Patrizia Bambi featured in Issue 100 of Rolling Stone

We have always believed that as art forms, Music and Fashion, have a lot in common, complementing each other and creating the same buzz. A recent interview in one of music’s most cult publications provided further proof of our love and attention to both. Issue 100 of the legendary music magazine, Rolling Stone, that Patrizia Pepe worked with during the Pitti show, features a lengthy interview with Patrizia Bambi, Patrizia Pepe’s creative director.

Read the full text here.
Let’s start with the introductions. We tried googling you, but that didn’t return much information about you. Would you like to say a few words about yourself?
I am quite a private person, that’s why there is so little about me on the web. I prefer to keep my private life private, it gives me a sense of freedom. I am lucky, because I have a family that I adore, a wonderful son and a lot of friends. I love running and dancing, which I do as often as I can. I feel fulfilled because I love my job and I throw myself into it. I was born and still live in Tuscany, between Prato and Florence, in the perfect place to do what I have chosen to do: the local textile industry and art city helped me to achieve the success that I have in my professional life.
As your creative self, are you more of a collectionist or a revolutionary?
Both. On the one hand I’m a collectionist, because I believe history must be preserved. On the other, I feel impelled to break new ground in fashion. Only revolution, however small, can bring innovation.
How much does the creative place you work in influence you, and how much do you influence it?
I influence my surroundings, not the other way round. My organisation is a fantastic place. Colourful, open spaces. Even though it is a hive of frenzied activity inside, it is never a tense place, because everyone is enthusiastic and passionate about what they do. Your surroundings should make you feel good while you work.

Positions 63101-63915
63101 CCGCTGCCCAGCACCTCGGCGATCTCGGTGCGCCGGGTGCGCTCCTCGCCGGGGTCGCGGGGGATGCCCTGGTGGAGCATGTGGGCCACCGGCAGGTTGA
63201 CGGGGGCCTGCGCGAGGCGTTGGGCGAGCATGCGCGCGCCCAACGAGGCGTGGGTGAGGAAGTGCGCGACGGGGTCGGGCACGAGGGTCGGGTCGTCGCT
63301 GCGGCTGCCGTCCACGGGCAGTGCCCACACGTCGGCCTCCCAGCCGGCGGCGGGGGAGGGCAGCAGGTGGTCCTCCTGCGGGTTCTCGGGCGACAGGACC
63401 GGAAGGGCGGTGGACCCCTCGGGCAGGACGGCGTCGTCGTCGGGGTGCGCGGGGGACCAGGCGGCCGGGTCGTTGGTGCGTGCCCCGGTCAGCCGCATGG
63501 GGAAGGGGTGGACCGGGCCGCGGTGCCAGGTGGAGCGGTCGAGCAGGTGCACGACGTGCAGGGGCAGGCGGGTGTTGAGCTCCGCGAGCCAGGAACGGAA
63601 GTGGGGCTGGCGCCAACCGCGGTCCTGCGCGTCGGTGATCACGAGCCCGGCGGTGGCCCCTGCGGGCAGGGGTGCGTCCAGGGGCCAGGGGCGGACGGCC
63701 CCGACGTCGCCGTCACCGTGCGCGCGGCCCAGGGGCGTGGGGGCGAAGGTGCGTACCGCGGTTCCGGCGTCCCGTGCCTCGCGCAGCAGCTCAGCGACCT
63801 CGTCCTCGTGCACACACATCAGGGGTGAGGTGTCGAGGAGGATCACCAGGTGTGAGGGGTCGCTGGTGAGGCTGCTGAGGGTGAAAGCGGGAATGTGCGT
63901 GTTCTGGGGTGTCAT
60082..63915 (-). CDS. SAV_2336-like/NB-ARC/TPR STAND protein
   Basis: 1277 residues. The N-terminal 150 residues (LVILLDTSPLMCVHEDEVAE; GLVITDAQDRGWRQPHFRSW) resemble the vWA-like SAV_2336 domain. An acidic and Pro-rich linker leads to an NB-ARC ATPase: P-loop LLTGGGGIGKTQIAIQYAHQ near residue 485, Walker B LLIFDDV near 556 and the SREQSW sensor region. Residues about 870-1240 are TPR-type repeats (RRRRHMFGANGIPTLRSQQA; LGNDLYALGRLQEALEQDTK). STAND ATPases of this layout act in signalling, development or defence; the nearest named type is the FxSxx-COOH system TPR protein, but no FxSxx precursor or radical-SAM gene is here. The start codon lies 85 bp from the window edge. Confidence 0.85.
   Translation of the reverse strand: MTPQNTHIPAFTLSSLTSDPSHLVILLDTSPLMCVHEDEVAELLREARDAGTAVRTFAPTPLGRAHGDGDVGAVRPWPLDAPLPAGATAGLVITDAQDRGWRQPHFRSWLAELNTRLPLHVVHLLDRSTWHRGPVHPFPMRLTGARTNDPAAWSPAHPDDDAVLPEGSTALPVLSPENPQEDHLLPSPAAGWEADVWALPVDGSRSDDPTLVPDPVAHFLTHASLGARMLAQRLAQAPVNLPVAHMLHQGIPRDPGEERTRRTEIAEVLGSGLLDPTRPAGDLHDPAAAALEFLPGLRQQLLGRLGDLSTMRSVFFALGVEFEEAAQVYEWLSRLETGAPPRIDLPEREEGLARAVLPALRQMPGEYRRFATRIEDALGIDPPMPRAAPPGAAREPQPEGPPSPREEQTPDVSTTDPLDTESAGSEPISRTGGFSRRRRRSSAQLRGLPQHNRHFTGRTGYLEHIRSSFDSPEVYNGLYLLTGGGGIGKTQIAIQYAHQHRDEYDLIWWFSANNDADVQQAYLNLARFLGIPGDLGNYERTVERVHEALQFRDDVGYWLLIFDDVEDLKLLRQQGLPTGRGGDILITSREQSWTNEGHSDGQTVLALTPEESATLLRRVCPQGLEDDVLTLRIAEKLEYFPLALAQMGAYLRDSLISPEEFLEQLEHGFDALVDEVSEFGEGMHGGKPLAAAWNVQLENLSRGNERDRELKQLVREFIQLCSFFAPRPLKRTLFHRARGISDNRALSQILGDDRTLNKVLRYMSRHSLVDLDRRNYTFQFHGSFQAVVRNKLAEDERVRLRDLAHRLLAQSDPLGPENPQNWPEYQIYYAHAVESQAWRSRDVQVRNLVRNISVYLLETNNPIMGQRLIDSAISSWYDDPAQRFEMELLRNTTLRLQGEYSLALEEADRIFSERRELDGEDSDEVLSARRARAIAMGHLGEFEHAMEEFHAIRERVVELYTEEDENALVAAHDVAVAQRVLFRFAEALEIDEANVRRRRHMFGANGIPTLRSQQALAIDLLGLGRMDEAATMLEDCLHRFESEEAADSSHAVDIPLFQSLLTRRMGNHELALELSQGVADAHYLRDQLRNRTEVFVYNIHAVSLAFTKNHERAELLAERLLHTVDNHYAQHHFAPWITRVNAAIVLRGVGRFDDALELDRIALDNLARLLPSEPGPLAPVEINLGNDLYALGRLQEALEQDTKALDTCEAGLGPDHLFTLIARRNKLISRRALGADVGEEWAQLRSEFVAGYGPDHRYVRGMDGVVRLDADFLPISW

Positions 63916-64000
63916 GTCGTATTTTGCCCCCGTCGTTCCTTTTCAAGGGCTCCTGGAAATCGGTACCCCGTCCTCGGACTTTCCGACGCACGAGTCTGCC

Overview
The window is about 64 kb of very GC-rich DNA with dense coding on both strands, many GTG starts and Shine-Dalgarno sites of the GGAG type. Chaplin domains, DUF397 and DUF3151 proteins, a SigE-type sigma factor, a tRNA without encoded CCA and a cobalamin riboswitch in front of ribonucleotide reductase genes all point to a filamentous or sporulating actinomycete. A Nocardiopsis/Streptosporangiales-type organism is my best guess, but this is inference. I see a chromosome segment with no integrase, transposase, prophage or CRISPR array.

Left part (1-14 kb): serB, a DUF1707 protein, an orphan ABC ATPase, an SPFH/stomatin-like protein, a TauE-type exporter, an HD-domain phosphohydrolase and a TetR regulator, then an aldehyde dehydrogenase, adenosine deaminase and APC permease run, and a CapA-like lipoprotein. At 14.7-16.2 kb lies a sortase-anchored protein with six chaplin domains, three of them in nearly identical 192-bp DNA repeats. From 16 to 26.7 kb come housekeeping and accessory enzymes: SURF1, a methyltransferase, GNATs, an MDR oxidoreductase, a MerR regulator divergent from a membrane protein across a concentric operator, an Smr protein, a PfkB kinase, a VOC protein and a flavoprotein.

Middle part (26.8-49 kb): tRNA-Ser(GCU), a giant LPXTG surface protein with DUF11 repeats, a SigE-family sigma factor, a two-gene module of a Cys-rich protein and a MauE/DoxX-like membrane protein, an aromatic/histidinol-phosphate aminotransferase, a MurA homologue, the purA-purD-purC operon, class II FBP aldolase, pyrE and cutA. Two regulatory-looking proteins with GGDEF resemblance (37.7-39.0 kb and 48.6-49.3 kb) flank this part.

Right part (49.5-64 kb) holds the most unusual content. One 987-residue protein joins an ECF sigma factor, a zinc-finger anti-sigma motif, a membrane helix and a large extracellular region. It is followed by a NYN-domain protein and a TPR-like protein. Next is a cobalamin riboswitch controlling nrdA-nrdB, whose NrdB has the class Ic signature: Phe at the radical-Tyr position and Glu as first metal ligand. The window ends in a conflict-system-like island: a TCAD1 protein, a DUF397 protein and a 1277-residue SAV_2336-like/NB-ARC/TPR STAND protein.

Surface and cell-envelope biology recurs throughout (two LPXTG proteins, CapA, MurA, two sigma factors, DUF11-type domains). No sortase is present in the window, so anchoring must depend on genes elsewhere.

Would you ever live or work in another city? If so, where?
Yes, either in Paris or New York. I have a house in Paris, but I never manage to get there as much as I would like.
Fashion and music are two forms of creative expression. What do they mean for you?
Music is part of me, it affects my mood, it affects my emotions, a lot sometimes, which is why it kindles my creativity. Fashion, like music and all other art forms, has the power to break down barriers, push boundaries and bring people together.
If you were to compare your work to a singer or a group, who would you be?
I don’t see myself in anyone in particular, but I would love to have been David Bowie. The ultimate fashion icon. His style inspires me more than any other rock star… he’ll never go out of fashion. It’s that kind of glam rock that I look at when I’m sketching the menswear range. The man that I see in the current collection, is as perfectly poised and at ease in the chirpy, chic Parisian street scene as the silent calm of the sun-drenched sand dunes.
In this issue, we celebrate 100 issues of Rolling Stone Italy. What albums or songs do you think have made the history of Italian music from the 1960’s to today?
Celentano with 24mila baci and Yuppi du, Morandi with Fatti mandare dalla mamma and Non sono degno di te, Mina in 1971, Emozioni by Lucio Battisti, Fabrizio De Andrè’s Volume I; Opera Prima by Pooh; Questo piccolo grande amore by Claudio Baglioni; Siamo solo noi by Vasco Rossi; Lorenzo Raccolta 1990-1995 by Jovanotti; Mentre tutto scorre by Negramaro, Luigi Tenco in 1962 and Battiato in 1986… or maybe I should say Laura Pausini?